only much bigger.
CME's are what produce all the small arcs in the nebula structure.

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Re: APOD: Wolf-Rayet Star 124: Stellar Wind... (2014 Jul 01)

Post by CURRAHEE CHRIS » Tue Jul 01, 2014 12:12 pm

AWESOME!!! \M/ \M/

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Re: APOD: Wolf-Rayet Star 124: Stellar Wind... (2014 Jul 01)

Post by geckzilla » Tue Jul 01, 2014 2:05 pm

Indigo_Sunrise wrote:
Nitpicker wrote:Is the star WR 124 six light years across, or the image?
That is my question, too. One link in the description, this one., states "WR 124 is ten times the radius of the sun", which sounds more likely, IMO.
WR124 Is just the star. M1-67 is the wind nebula or ejecta shell (I've seen it called both) surrounding the star. The star is one of those huge ones, so "ten times the radius of the sun" refers to just the star itself, which is still less than a pixel in the image. This object is about 15,000 lightyears away and is around 1.65' across at the widest point so yeah, 6-7 lightyears across is how big the nebula is.
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Re: APOD: Wolf-Rayet Star 124: Stellar Wind... (2014 Jul 01)

Post by Psnarf » Tue Jul 01, 2014 2:10 pm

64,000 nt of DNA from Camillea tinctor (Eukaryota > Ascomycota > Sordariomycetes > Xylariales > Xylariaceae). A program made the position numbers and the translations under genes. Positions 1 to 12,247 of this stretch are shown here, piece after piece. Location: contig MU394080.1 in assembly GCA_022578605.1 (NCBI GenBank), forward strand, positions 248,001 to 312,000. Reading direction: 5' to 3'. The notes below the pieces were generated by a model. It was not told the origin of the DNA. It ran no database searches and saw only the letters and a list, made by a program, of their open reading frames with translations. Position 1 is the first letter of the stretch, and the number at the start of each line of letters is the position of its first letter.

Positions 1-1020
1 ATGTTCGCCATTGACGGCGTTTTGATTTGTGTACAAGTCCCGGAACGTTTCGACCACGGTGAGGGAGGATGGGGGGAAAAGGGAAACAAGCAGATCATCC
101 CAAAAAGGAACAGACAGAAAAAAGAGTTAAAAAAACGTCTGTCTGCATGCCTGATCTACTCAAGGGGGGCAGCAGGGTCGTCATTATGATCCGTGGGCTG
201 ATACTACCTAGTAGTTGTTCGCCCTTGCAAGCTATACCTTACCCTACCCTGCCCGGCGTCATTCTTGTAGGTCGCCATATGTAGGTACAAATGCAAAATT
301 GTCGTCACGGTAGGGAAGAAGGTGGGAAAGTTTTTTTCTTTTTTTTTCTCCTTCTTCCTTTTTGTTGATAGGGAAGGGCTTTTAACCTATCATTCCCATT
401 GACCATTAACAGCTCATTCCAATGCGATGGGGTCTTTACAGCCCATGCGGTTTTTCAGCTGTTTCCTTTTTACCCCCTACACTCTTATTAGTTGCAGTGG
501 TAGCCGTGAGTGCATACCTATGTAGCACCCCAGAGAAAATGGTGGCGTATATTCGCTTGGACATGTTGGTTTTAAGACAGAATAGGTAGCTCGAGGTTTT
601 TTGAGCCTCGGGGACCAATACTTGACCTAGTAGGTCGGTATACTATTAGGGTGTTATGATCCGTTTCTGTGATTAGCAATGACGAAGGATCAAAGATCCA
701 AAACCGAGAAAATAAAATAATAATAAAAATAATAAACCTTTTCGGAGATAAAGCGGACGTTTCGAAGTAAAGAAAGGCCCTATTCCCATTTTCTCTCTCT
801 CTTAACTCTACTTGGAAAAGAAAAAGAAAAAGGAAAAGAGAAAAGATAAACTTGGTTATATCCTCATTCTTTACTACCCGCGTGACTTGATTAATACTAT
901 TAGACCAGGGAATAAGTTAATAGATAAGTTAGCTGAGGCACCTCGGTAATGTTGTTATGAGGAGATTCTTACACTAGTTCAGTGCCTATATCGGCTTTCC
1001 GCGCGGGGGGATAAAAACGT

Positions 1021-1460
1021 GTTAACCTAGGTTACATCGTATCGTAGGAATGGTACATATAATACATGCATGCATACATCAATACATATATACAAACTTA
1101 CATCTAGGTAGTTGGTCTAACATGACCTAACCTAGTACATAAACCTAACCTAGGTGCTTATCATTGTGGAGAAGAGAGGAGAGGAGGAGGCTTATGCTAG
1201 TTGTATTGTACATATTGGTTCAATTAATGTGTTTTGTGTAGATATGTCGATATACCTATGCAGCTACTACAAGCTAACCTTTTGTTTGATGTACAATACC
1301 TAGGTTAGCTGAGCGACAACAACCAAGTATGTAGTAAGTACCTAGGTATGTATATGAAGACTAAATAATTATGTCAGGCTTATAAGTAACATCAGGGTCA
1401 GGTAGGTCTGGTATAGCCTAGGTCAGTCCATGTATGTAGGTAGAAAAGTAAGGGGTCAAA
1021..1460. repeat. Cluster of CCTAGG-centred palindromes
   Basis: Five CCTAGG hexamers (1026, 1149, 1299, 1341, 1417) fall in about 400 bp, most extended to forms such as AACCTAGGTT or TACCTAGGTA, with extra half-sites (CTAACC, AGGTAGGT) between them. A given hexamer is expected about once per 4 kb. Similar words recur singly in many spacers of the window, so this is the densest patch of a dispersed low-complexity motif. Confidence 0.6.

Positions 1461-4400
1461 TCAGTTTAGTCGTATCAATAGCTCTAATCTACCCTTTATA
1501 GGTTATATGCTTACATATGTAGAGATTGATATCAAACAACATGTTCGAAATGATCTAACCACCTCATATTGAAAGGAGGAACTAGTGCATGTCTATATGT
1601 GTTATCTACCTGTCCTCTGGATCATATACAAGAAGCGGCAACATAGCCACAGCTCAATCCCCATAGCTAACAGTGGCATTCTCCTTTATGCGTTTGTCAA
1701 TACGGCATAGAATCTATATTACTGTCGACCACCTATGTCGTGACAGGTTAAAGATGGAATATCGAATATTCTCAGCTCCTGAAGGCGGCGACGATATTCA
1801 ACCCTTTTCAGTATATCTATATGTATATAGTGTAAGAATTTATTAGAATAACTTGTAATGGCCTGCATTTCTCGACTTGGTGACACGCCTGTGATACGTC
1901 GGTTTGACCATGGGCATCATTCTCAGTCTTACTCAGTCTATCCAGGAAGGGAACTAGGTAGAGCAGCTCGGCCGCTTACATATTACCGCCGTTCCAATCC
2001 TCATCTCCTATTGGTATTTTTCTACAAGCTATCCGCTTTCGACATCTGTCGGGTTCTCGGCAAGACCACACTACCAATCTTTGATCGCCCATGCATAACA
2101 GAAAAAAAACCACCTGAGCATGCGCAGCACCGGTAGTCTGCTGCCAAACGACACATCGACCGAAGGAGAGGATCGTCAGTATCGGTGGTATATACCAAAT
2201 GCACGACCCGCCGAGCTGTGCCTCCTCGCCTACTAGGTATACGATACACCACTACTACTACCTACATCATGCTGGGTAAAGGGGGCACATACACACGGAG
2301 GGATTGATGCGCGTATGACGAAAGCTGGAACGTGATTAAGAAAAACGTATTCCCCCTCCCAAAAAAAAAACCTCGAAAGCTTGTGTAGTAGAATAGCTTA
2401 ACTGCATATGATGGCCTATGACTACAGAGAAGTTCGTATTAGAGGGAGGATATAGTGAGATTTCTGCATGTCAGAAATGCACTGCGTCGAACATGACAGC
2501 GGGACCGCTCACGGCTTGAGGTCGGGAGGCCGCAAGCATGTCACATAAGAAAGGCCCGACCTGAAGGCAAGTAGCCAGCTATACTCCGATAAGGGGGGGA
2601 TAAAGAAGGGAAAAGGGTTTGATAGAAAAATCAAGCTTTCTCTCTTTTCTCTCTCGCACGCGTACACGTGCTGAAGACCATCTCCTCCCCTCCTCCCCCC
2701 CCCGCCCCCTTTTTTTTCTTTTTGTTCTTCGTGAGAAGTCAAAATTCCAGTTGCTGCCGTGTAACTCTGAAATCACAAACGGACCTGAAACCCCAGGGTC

Bet I can: for ((i=0, i<10; i++)) ; do echo "Glowing gas globs"; done. Speaking of glowing gas globs, when the glowing gas globs get far enough away from the star so they no longer glow, thus joining the interstellar medium, that sort of diffuse stellar ejecta is insufficient to account for dark matter?

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Re: APOD: Wolf-Rayet Star 124: Stellar Wind... (2014 Jul 01)

Post by Ron-Astro Pharmacist » Tue Jul 01, 2014 2:42 pm

Can you say Aurora Monstrificus? Imagine being on a planet orbiting this type of star. Nice place to think of but I wouldn't want to live there. The possibilities for a graphic artist are limitless when given such great ammunition. Perfect lead up into the fireworks for this time of year in the US.
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Re: APOD: Wolf-Rayet Star 124: Stellar Wind... (2014 Jul 01)

Post by Chris Peterson » Tue Jul 01, 2014 3:04 pm

Psnarf wrote:Speaking of glowing gas globs, when the glowing gas globs get far enough away from the star so they no longer glow, thus joining the interstellar medium, that sort of diffuse stellar ejecta is insufficient to account for dark matter?
Unless it reached absolute zero, it would always glow. And we have the instruments to detect that glow. Dark matter can't be ordinary baryonic matter.